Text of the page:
Since about 1997 like most artists and designers I have been influenced by developments with computers and have done a certain amount of design in that context. This has enabled me to print my designs and also photographs in whatever size and quantity they are required. My main avenue of creative expression has continued to be painting mandalas but I have also developed my interest in photography and built up a collection of photographic prints and cards largely of a scenic nature.

In terms of personal development and inner and outer journeys in the 1990’s and 2000’s, I have done a fair bit of travelling sometimes in the context of giving workshops and sometimes to visit family and friends. In the mid 1990’s I gave workshops in Spain (1994) and Switzerland (1994/5) and in 2000’s (2001/4/5/6) in Latvia and Lithuania (2006). I have visited friends in The Far East and Australia and have often been to Holland to visit my daughter. Within the UK I have visited England many times mainly in the South and East. Most of the time I have lived quietly by myself in Pembrokeshire, West Wales and feel greatly blessed to live in such a beautiful and peaceful part of the world with Kindred Spirits round and about. On various occasions I have found myself in the presence of “satsang” in a variety of formats. The process of transformation continues to unfold on a daily basis.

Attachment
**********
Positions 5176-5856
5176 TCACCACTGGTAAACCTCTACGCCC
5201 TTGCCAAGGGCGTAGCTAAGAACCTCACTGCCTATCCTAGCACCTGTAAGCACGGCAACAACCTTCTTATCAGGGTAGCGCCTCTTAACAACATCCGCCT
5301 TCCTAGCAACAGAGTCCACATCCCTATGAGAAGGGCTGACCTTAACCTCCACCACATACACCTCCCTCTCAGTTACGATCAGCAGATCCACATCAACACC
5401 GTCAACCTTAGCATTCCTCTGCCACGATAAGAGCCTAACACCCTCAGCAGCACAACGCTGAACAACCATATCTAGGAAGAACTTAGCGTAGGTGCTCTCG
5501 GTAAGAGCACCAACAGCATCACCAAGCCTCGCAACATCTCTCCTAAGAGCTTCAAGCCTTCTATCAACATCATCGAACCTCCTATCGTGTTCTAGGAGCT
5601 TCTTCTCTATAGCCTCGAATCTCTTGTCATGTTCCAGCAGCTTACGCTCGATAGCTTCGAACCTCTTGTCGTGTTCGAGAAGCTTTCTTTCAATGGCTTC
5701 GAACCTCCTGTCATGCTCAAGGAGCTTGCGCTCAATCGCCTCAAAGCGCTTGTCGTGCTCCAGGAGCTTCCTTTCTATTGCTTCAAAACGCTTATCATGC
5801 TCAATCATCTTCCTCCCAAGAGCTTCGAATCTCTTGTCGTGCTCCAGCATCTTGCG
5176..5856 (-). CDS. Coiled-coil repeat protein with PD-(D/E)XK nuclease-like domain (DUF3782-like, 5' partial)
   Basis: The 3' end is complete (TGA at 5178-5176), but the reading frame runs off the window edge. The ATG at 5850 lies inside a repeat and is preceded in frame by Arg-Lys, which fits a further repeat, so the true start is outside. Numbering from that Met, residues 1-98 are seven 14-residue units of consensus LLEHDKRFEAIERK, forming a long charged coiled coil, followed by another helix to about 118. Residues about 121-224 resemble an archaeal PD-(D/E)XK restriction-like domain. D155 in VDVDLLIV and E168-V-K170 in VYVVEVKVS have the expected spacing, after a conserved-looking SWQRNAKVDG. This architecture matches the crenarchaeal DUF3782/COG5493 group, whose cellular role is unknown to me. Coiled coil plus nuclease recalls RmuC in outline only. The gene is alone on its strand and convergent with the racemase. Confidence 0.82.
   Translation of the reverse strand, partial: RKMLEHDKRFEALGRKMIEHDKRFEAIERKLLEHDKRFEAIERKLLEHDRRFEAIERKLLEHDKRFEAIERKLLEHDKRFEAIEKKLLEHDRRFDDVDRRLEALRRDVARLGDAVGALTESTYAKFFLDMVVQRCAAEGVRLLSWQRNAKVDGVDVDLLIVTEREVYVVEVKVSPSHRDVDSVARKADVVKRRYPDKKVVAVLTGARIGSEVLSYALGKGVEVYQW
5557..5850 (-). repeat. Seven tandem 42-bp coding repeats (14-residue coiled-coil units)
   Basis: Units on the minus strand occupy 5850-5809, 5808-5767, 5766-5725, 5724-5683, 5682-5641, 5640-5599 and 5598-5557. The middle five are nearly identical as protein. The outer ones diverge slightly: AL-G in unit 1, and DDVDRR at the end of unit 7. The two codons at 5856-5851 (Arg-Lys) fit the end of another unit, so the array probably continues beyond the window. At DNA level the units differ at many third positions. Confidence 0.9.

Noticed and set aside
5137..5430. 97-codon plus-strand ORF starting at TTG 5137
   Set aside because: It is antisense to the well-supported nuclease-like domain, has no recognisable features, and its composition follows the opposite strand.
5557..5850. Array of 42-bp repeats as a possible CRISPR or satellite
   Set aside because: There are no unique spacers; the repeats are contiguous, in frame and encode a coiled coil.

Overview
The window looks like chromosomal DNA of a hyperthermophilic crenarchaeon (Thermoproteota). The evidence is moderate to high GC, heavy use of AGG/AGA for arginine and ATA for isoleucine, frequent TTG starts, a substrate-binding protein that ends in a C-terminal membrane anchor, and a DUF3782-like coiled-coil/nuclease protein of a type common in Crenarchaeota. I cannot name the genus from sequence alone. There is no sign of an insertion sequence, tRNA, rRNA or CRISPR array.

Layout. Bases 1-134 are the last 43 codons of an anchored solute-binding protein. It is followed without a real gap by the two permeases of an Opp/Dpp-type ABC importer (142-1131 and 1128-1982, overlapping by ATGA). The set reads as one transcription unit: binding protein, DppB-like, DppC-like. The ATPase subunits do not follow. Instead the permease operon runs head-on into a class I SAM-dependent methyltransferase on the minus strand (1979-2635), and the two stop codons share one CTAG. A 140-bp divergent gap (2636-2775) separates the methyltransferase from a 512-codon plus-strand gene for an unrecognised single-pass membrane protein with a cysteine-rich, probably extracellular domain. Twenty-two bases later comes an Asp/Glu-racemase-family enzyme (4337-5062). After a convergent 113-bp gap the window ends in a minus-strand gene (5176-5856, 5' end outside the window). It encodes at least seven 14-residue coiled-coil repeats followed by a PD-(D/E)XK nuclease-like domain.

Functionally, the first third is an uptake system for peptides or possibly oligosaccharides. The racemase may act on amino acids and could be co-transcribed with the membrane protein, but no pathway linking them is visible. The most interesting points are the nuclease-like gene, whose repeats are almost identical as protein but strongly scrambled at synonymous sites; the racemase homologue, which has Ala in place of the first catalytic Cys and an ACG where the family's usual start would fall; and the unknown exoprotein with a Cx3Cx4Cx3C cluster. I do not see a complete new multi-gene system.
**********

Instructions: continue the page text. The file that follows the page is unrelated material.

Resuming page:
The All Pervading Oneness which is the source and inspiration of All That Is continues to be the Guiding Light in my life and has helped me through the ups and downs that seem to invariably accompany the human journey. I realized at a young age that the path or my path at least is about letting go and surrendering to an ever deepening sense of Oneness and Flow. This is ongoing.

The next section presents my work as it has developed since the early or mid 1970’s.

To Order Book


Mandala Tour